The respected travelwriter, Simon Calder, on BBC Breakfast, alerted me to this story, which is fully reported in this article on USA Today, which is entitled United adds ‘Basic Economy’ fares with carry-on bag restrictions.
My Carry On Bag
When I flew to Las Palmas recently on easyJet, I did pay for baggage to go in the hold, as I thought I’d be taking more and I don’t have a carry-on bag, that is big enough.
Why is it, that all light carry-on bags seem to have wheels, which is just extra weight and wasted space,. to carry around?
All I want is a light square box with a comfortable handle. My current Mandarina Duck bag is shown in My Packing List.
Since then, I’ve cut down on what I take with me, so I do have a bit more space.
I could therefor easily use a smaller carry-on bag, especially, if I was going to a country I knew well like Germany, Italy,Spain or Poland.
On a more ambitious trip, I could certainly fill a bigger carry-on bag with useful items like lots of M&S Honeycomb Crispies.
But unfortunately, I haven’t found the ideal bag.
- No wheels.
- Small comfortable carry handle.
- No straps.
- Maximum volume to fit carry-on rules.
- Big enough to take a compact SLR and lens.
- Not too many specially-designed feature pockets.
I suspect that some clever American, will be designing the ideal carry-on bag for United’s Basic Economy.
This means I usually get an aisle seat, which is ideal for my needs.
- I tend to get a bit stiff sitting for three or four hours, so a walk to the toilet is easy to stretch my legs.
- I inevitably leave something I want in my carry-on bag, so if it’s in the overhead locker, can get it easily.
- I can get on at the last minute and know I can just sneak into my seat.
- I can usually get off easily.
- I can see what’s on the trolley, without reading the menu.
It will all go pear-shaped one day, when I get the dreadful centre seat of three.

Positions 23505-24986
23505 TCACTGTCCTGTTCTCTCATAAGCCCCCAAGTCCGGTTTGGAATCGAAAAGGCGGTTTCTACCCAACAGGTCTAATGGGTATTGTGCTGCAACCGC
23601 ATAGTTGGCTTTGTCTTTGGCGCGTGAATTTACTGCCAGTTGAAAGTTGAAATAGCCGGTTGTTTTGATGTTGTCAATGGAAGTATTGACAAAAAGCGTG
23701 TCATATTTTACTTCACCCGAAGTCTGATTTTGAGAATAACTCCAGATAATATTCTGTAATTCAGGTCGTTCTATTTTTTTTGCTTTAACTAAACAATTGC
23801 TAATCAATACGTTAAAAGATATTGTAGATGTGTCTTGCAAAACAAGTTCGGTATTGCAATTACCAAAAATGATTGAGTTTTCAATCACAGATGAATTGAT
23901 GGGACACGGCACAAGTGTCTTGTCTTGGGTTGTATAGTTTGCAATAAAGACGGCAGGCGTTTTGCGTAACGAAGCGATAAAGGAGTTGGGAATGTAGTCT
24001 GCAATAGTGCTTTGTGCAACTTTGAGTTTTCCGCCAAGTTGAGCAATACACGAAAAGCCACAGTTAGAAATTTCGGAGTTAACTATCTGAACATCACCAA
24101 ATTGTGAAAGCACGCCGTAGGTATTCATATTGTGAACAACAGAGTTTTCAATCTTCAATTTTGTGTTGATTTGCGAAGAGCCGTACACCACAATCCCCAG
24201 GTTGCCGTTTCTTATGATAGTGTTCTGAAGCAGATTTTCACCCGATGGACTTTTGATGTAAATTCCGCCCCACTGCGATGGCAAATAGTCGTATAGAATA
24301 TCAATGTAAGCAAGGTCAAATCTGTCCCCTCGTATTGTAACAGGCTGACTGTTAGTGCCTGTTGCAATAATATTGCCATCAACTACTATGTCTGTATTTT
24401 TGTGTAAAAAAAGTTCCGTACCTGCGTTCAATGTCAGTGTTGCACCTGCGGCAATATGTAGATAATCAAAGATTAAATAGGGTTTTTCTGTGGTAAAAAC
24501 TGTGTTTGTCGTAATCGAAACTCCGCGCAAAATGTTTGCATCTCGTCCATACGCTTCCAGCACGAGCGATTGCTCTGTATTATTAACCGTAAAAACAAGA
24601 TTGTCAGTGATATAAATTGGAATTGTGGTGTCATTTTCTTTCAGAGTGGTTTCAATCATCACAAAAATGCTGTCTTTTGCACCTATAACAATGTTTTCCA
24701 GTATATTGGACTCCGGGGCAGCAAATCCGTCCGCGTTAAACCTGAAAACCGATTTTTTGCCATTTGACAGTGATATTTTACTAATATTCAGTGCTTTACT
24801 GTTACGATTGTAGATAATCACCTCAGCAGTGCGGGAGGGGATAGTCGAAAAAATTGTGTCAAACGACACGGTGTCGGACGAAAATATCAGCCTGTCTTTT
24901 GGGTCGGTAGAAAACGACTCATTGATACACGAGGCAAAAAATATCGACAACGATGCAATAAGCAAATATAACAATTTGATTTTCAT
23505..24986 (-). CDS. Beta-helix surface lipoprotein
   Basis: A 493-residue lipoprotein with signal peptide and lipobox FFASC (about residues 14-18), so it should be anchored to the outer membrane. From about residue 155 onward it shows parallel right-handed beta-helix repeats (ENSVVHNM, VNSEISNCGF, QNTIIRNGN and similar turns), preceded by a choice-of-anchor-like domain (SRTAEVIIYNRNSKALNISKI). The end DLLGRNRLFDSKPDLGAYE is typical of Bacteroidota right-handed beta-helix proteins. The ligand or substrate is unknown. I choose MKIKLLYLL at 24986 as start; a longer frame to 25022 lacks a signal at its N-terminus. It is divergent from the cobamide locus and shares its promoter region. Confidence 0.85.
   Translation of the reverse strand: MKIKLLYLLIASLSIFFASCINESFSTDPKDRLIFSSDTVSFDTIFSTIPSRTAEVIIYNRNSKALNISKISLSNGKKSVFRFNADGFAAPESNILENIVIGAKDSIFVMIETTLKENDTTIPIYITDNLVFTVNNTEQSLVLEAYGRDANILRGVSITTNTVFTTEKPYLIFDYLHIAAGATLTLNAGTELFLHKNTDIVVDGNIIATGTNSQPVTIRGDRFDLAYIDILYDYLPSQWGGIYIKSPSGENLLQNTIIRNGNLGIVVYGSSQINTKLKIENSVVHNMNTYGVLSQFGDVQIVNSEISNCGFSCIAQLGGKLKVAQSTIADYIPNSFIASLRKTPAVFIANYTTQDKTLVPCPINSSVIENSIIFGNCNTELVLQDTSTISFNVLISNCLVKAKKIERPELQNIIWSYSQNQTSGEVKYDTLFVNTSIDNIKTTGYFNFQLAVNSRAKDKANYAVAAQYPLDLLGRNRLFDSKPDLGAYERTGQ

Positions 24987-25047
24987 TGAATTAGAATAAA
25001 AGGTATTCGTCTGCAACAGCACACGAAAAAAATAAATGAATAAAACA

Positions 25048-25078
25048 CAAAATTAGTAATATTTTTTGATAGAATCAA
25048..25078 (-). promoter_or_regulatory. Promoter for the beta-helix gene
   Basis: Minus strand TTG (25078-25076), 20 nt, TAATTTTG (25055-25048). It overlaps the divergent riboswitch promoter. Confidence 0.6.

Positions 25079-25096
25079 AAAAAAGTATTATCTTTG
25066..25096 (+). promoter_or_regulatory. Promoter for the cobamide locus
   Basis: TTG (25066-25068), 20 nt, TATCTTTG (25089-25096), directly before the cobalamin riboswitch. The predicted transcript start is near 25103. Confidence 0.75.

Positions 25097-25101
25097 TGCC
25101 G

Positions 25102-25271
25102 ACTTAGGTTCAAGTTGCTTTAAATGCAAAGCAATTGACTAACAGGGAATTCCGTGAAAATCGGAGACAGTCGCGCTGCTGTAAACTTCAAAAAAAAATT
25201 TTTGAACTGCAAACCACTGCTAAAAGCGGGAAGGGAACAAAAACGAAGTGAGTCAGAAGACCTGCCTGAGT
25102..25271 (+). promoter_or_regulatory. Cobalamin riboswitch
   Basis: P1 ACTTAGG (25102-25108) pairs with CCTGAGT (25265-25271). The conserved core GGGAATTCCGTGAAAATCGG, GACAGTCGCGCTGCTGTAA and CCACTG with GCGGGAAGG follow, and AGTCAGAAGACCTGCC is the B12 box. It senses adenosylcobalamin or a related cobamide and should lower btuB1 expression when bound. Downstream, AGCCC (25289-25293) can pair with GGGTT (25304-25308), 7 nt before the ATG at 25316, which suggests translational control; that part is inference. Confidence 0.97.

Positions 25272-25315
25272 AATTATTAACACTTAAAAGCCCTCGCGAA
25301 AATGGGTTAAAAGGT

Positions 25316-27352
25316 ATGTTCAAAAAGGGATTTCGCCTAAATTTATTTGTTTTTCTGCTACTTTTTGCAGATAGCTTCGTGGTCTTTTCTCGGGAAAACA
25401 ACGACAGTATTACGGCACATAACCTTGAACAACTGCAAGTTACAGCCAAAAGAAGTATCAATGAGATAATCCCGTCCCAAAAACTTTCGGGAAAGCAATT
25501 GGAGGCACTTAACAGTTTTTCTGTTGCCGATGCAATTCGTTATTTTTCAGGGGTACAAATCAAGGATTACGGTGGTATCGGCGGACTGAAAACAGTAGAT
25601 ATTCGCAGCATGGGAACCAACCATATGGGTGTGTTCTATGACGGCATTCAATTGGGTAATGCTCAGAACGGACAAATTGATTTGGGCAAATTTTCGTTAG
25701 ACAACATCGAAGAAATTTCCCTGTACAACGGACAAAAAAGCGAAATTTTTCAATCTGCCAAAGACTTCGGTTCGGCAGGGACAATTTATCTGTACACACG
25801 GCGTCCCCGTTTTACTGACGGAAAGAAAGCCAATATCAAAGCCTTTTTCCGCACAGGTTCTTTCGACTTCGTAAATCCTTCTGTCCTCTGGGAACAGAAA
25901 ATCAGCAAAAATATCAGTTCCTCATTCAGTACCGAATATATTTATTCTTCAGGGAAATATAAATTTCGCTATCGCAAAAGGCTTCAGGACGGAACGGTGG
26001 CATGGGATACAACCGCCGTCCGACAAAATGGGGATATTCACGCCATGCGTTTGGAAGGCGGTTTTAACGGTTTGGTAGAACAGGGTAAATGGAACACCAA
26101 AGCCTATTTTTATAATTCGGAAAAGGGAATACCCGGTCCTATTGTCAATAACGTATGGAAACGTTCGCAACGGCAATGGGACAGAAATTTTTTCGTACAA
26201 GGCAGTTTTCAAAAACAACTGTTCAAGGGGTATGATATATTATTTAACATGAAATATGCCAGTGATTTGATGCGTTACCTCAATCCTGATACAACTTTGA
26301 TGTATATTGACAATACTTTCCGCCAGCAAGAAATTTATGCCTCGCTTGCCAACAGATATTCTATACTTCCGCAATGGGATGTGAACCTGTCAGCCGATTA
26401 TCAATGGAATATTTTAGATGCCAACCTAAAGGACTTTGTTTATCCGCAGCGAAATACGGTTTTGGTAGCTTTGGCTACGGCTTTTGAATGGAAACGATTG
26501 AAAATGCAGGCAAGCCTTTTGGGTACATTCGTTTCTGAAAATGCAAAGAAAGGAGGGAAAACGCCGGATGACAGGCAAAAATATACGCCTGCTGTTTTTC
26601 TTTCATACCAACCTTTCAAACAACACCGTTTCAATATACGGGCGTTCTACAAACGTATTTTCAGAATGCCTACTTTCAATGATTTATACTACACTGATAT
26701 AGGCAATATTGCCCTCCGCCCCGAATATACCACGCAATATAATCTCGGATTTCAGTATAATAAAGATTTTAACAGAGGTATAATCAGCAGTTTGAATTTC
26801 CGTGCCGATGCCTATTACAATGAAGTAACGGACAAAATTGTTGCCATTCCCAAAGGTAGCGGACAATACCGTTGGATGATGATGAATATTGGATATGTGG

The picture shows the inside of my warm M & S winter coat.
Note the large internal pocket, which is big enough for a thick tabloid newspaper or a paperback book.
The external pockets, also are big enough for my camera, phone and a real hndkerchief.
A Few Travel Tips
Over the years, I have gradually cut down on what I take.
- Take a battery-powered electric toothbrush. The charger of most others takes up too much space.
- Charge phones, cameras and other devices, through a USB lead and just take a USB charger and adapter.
- Don’t take soap or shampoo, or anything the hotel should have.
- As I don’t use sun-screen, I don’t take that either.
- Take perhaps three still-rolled real handkerchiefs, as they have other users, like stylish tablecloths on trains.
- Take a spare SD card for your camera, already unpacked and ready for use.
- On a long trip, I take older socks, knickers and shirts, discarding them, when they get dirty.
- Take at least two credit cards in separate places, in case you lose your favourite.
- Don’t buy anything in duty-free. It only encourages them! And we have to carry it.
- Take a small shoe horn.
- Take an upmarket compact plastic knife/fork/spoon from IKEA, as you never know, when that delicious snack will need it.
- Never take nightwear.
- Take a torch.
- Take one of Sainsbury’s five pence orange shopping bags.
When I used to travel with C, we used to share a lot of things, like jumpers and tee-shirts, as we were of a similar size.
In fact, the last joke she ever said to me, was that I would have difficulty finding someone, to train to my packing habits.
I can’t wait for a European airline to introduce a Basic Economy class.
I few out to Las Palmas from Southend and the experience coming back through Gatwick couldn’t have been more different.
I arrived in the North Terminal and this terminal is now very poor compared to modern standards.
- The walk to Passport Control is long and tortuous compared to many other similar-sized European airports.
- Passport Control was solid and was only half open.
- The baggage took an age to arrive, but luckily my bag was off first.
- I had to get the shuttle to the main terminal for the train, but it wasn’t a well-signposted route.
- I of course just missed the shuttle.
The North Terminal is basically a 1970s design and it shows.